Photo/IllutrationA Railway Museum staff member demonstrates the driving simulator, which allows visitors to “operate” an E-5 Series Shinkansen running at 320 kph, in Omiya, Saitama Prefecture, on June 26. (Ayateru Hosozawa)

  • Photo/Illustraion
  • Photo/Illustraion
  • Photo/Illustraion
  • Photo/Illustraion

Railway museums in Japan have upgraded their facilities and added further doses of reality to attract visitors, including the experience of watching bugs get smashed into the windshield of a speeding bullet train.

“In an era with a decreasing population, we need people to choose and ride trains out of the many modes of transportation available,” said an executive of a railway company. “We would like to increase the number of railway fans.”

The Railway Museum in Saitama’s Omiya Ward boasts 10 million visitors since its opening in October 2007.

The museum, operated by East Japan Railway Co., opened a new four-story building in July, increasing the total size of the exhibition space by 30 percent to 13,500 square meters.

Its new exhibits focus on “virtual experience.”

For example, a new simulator allows visitors to “drive an E-5 Series Shinkansen,” which can hit speeds of 320 kph. As the train gains velocity, spots appear on the windshield, representing unfortunate insects caught in the path of the bullet train.

The views were created from footage taken in a real driver’s seat of a Shinkansen to add authenticity to the virtual ride.

Visitors can also “serve” as other railway experts, including “maintenance engineers” who detect loose bolts by tapping the train wheels as well as distortions in the tracks.

Trains exhibited at the main building were given facelifts to provide visitors with life-like experiences.

Projections on screens covering the windows of the Ki Ha 41300 Series train on display show mountain views in Yamanashi and Nagano prefectures. The train used to run in that area on the local Koumi Line in the early Showa Era (1926-1989).

If visitors look at a bullet train-shaped monitor featuring augmented reality technology, a 200 Series Tohoku Shinkansen at the museum will appear to be running through a severe blizzard.

“Over the past 10 years, significant developments have been made for imaging techniques, which enable us to use such exhibit styles,” said Satoshi Okuhara, a curator and section chief at the sales department of the museum. “We would like visitors to know the charms of railways by experiencing the realities (of the world we provide).”

Kyoto Railway Museum, run by West Japan Railway Co., has taken the reality experience further.

The museum, which opened in 2016 in Kyoto’s Shimogyo Ward, boasts a “living” railway that extends from real train tracks. This allows active trains to enter the site for display.

In June, Twilight Express Mizukaze, a luxury sleeper train, completed its two-night tour and entered the museum for an exhibition marking the first anniversary of the train’s operation.

A junior high school student, who rushed from Osaka to the museum, got a rare look at the Mizukaze appearing with the train body of its predecessor, the Twilight Express.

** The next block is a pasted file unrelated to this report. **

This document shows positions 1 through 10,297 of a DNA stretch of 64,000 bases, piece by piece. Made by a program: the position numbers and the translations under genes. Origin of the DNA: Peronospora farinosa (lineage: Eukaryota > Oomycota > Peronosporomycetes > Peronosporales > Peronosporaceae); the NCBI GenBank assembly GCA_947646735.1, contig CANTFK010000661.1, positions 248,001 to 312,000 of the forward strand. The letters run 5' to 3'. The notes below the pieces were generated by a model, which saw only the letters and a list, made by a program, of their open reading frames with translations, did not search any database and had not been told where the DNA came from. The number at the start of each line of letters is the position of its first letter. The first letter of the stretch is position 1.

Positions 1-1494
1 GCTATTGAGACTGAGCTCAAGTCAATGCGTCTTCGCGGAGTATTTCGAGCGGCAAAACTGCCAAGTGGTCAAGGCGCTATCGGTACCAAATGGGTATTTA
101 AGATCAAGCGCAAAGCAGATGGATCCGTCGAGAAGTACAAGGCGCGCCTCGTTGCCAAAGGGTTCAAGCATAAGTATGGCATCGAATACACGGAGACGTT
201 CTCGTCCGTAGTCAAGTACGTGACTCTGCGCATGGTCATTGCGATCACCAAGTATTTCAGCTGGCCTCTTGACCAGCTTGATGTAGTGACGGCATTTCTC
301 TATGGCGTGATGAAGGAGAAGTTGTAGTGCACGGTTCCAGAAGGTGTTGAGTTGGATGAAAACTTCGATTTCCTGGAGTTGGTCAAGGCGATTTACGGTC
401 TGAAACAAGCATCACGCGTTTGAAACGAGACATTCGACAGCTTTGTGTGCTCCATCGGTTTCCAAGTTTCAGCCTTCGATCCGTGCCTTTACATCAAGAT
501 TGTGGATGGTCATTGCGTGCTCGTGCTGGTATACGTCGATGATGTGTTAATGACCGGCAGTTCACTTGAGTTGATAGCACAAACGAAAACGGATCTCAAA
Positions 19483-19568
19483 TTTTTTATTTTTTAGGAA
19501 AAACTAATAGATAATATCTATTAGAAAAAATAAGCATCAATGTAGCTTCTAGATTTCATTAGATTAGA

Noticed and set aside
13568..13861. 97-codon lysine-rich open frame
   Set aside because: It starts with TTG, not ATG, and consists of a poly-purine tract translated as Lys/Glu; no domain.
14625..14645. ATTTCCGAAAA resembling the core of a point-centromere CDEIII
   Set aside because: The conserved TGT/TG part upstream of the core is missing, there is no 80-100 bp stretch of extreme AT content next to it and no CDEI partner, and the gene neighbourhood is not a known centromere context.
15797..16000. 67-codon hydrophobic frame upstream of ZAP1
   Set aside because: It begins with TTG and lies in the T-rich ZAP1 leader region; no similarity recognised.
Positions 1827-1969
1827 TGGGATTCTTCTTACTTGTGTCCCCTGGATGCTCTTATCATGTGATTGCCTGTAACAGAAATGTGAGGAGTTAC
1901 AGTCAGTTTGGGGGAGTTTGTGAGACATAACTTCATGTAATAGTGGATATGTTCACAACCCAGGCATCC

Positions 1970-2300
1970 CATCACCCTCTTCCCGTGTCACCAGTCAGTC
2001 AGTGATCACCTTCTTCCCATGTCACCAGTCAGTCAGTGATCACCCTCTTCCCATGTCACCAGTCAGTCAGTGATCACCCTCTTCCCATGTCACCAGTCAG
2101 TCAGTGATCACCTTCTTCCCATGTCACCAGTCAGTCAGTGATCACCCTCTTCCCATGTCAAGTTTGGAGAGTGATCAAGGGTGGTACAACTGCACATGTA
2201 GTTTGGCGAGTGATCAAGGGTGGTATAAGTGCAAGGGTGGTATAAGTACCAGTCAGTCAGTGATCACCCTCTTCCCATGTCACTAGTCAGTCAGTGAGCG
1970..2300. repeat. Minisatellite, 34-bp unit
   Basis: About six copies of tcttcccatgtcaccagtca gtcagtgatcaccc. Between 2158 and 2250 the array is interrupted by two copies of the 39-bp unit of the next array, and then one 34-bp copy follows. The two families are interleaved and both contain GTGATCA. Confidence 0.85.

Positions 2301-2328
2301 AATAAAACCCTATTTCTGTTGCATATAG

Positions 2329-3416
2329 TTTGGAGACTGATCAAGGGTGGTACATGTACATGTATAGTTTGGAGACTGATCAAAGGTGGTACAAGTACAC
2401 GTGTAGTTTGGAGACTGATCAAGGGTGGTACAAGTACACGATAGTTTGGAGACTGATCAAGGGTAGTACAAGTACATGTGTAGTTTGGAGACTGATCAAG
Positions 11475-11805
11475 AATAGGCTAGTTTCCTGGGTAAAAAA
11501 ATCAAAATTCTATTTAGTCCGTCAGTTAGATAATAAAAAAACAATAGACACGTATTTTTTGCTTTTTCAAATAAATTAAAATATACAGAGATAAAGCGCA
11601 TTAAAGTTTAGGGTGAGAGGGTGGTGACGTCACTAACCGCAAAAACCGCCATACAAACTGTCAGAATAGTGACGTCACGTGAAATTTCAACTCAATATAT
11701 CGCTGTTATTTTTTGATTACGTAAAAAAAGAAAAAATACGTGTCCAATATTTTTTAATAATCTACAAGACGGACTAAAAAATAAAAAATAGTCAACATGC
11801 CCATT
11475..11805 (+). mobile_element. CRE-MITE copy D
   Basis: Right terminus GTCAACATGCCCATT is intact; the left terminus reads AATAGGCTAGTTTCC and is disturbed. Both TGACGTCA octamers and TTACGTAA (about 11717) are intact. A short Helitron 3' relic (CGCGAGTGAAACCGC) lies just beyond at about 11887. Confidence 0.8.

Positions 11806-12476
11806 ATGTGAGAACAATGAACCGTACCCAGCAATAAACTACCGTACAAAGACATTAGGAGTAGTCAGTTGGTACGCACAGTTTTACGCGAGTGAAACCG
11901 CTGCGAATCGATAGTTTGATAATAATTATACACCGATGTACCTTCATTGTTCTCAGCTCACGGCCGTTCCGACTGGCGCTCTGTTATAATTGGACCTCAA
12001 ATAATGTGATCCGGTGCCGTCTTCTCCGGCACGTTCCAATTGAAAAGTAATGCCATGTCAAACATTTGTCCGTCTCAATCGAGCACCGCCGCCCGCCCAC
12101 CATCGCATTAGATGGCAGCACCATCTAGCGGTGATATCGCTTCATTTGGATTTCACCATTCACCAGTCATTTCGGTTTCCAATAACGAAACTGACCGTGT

“This is the only place where I can closely look into the currently operated train and compare it with its predecessor,” the 13-year-old boy said.

Hideyuki Miura, director of the museum, said older models at the facility are kept in working order.

“We maintain eight out of all 20 exhibited steam locomotives in order for them to operate so that our visitors can see their tremendous impact with smoke and steam,” Miura said.

The Scmaglev and Railway Park, which is run by Central Japan Railway Co. (JR Tokai) and located in Nagoya’s Minato Ward, commemorates its seventh anniversary this year.

Its exhibitions are themed on advances in high-speed railway technology.

The facility has reproduced the interior of a superconducting magnetic-levitation (SCMaglev) train. Visitors in the “car” can feel like they are riding on the train running at 500 kph.

In May, the museum started offering on-site lectures at elementary schools. More than 30 applications for the lectures have been submitted to the museum.

The lecturers teach pupils the mechanisms of SCMaglev trains, which use the magnet’s natural forces of repellence and attraction to allow for higher speeds.

“We would like students to learn how the properties of the magnet, which they learned at school, are used for high-speed trains,” said Mitsuhiro Amano, who heads the museum.

Other private railway companies also have grand museum plans.

Odakyu Electric Railway Co. is expected to open its Romance Car Museum in spring 2021, near Ebina Station in Kanagawa Prefecture.

It will feature five successive models of Romance Car trains, including the original SE, and the Mo Ha 1 Series train that ran in the early stages. The company expects about 270,000 visitors annually.

In the Kanto region, other private railway companies, such as Tokyu Co., Tokyo Metro Co. and Tobu Railway Co., each operate their own exhibition facilities.

In the Kansai region, Keihan Electric Railway Co. and Nankai Electric Railway Co. in 2014 opened facilities that provide virtual riding and driving simulation experiences and display their train cars.

Hiroshi Suda, chairman of the Japan Tourism Association and a counselor to JR Tokai, said it is only natural for people to want to know about the mechanisms and the history of railways because they are a part of daily life.

“From the viewpoint of railway companies, it is effective to earn people’s trust as a transportation method while encouraging them to use trains by providing opportunities to understand railway methods and systems,” he said.